Harder task to nail money launderers

Two high court rulings on Monday will complicate US efforts to prove certain crimes.

Jason Reed

The Supreme Court has made it more difficult for the government to prove certain money-laundering crimes.

Ruling against federal prosecutors in two cases on Monday, the high court reversed the conviction of a man caught with cash hidden in his car in Texas near the Mexican border, and the court refused to reinstate a money-laundering conviction in a case involving an illegal gambling operation in Indiana.

Both decisions hold potentially important implications for crime fighting. In both cases the justices rejected the Justice Department's expansive reading of the federal money-laundering statutes.

In the hidden cash case, the court ruled 9 to 0 that prosecutors had failed to prove their case when Humberto Fidel Regalado Cuellar was convicted of money laundering after authorities discovered $81,000 in a secret compartment in his car.

An appeals court upheld the conviction, but the Supreme Court on Monday reversed it.

Writing for the court, Justice Clarence Thomas said: "We agree with the petitioner that the government must demonstrate that the defendant did more than merely hide the money during its transport."

At issue in the illegal gambling case was whether Congress used the word "proceeds" in the money-laundering statute to refer to the total amount of money received in a criminal operation or whether lawmakers were referring only to the criminal operation's profits after expenses were paid.

The question arose in a gambling case from East Chicago, Ind.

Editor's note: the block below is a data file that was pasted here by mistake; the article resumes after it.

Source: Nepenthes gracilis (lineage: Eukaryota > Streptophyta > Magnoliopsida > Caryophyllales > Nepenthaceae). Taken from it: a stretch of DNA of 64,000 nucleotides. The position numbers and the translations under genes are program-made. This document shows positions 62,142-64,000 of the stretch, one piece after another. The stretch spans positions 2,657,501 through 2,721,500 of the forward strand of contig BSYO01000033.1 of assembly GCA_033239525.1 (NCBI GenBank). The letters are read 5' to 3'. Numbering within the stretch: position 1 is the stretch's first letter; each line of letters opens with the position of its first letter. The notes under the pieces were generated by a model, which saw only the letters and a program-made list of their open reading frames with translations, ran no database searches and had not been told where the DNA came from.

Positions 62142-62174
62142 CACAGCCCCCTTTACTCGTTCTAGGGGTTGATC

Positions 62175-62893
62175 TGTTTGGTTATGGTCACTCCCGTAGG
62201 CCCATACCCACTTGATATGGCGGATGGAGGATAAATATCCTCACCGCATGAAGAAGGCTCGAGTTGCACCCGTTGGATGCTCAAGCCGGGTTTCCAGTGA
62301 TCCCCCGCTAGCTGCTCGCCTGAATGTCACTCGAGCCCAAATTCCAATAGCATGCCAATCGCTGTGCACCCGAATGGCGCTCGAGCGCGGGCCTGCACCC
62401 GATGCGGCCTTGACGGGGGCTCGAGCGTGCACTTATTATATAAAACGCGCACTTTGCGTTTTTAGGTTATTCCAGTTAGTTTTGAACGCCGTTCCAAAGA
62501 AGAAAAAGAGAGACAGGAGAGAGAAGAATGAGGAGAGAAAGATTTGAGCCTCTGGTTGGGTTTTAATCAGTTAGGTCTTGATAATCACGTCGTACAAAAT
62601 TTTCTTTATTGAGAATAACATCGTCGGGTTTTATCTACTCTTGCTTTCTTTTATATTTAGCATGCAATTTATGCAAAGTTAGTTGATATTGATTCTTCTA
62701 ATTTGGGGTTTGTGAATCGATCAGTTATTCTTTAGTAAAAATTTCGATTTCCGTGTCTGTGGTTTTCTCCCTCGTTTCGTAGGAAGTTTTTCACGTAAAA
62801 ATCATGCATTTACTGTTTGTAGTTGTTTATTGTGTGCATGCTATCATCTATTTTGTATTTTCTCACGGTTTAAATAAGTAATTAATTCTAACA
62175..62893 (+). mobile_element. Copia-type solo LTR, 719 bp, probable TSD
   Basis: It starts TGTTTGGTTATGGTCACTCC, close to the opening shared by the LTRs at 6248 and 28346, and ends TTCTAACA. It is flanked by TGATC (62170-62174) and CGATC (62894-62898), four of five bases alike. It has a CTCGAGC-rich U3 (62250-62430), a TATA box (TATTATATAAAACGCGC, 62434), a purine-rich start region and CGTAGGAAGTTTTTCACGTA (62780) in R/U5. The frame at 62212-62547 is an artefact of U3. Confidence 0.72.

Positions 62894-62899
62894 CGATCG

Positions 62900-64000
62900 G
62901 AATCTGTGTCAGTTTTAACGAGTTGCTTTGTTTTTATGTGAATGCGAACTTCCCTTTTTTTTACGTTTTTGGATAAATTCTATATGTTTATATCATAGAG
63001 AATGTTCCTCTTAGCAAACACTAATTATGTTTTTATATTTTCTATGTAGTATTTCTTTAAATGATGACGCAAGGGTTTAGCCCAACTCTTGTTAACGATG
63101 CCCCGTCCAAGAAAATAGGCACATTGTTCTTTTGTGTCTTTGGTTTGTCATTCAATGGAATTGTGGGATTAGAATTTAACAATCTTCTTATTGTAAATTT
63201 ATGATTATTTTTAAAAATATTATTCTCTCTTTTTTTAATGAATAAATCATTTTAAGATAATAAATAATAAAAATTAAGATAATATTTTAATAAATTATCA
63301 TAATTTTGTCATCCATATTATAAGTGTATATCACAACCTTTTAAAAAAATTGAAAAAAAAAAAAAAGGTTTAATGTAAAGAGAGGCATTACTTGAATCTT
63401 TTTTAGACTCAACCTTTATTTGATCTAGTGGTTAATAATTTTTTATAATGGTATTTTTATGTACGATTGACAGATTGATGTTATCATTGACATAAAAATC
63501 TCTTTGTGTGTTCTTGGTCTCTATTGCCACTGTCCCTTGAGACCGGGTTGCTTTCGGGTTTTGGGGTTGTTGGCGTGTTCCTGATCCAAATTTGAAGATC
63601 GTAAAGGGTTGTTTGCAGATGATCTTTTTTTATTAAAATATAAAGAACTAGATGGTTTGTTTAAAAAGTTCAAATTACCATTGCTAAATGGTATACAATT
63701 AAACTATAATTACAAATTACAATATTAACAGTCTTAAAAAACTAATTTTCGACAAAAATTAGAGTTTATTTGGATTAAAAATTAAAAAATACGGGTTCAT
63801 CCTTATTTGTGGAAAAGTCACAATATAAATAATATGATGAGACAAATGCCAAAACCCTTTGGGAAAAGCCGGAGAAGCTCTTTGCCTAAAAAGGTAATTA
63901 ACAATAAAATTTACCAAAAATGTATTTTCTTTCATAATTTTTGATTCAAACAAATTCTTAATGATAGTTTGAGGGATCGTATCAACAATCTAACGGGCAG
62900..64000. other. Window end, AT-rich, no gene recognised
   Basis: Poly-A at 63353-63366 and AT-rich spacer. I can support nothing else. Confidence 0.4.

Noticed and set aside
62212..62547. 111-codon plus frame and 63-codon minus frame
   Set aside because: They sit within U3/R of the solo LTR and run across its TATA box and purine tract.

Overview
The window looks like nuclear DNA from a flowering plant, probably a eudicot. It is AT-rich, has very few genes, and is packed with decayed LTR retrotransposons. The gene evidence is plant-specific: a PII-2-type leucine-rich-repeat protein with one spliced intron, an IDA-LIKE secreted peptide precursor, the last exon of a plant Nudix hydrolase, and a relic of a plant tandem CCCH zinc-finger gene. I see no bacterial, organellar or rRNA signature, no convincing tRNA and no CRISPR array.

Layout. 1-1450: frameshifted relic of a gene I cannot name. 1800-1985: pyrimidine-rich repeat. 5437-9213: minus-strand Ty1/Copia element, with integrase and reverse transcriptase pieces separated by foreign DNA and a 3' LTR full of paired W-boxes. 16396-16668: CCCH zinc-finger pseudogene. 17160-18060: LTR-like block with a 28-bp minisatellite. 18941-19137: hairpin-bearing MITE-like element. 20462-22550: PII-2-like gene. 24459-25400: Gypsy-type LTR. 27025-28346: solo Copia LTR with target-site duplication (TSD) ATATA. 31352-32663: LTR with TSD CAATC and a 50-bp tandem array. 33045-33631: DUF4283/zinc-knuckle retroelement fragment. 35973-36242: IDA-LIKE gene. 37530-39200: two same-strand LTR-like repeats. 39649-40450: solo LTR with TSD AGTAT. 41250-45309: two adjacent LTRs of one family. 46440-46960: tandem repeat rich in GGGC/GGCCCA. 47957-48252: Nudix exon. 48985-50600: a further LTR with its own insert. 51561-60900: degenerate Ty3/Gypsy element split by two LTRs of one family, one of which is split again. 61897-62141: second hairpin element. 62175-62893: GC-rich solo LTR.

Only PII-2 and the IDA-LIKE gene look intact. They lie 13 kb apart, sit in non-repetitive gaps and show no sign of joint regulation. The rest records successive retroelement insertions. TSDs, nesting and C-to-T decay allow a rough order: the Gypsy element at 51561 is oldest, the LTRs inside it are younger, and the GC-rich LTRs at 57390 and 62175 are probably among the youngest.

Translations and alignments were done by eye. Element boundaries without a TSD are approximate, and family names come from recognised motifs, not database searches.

A federal appeals court ruled in 2006 that the "proceeds" referred to in the statute were merely the resulting profits of the gambling operation, not the larger amount of total receipts from all gamblers. The distinction isn't simply an accounting calculation or mere semantics. It can make the difference between a long prison sentence and an extraordinarily long sentence.

In embracing the narrower reading of the word "proceeds," the majority justices said that in the context of a case involving an illegal lottery, the term "proceeds" in the money-laundering law must be read as "profits."

The charges in the case were based on payments to lottery winners and employees of the lottery operation. "Neither type of transaction can fairly be characterized as involving the lottery's profits," Justice Antonin Scalia wrote. "Indeed, the government did not try to prove ... that they laundered criminal profits."

Justice Scalia said Congress did not clearly define in the statue what it meant by "proceeds," and that it was not the high court's role to "play the part of mind reader."

In rejecting government arguments to adopt the prosecutors' broad reading, Scalia noted: "We interpret ambiguous criminal statutes in favor of defendants, not prosecutors."

Although the question sounds like a routine exercise in statutory interpretation, the high court has been laboring over the answer since oral arguments in the case on Oct. 3, 2007. The issue split the nine-justice high court 4-1-4, with Justice John Paul Stevens in the middle.

Justice Stevens joined the plurality led by Justice Scalia, but the splintered decision means that the holding will apply in illegal gambling cases and will likely not apply in broader organized crime and racketeering cases.

Nonetheless, the decision undercuts what had become one of the government's strongest weapons against criminals. Had the high court accepted the Bush administration's broader reading of "proceeds," it would have strengthened the hand of prosecutors to substantially boost potential penalties by adding money-laundering charges to a criminal case. The greater potential punishment can encourage defendants to seek a plea deal rather than risk a conviction in a jury trial.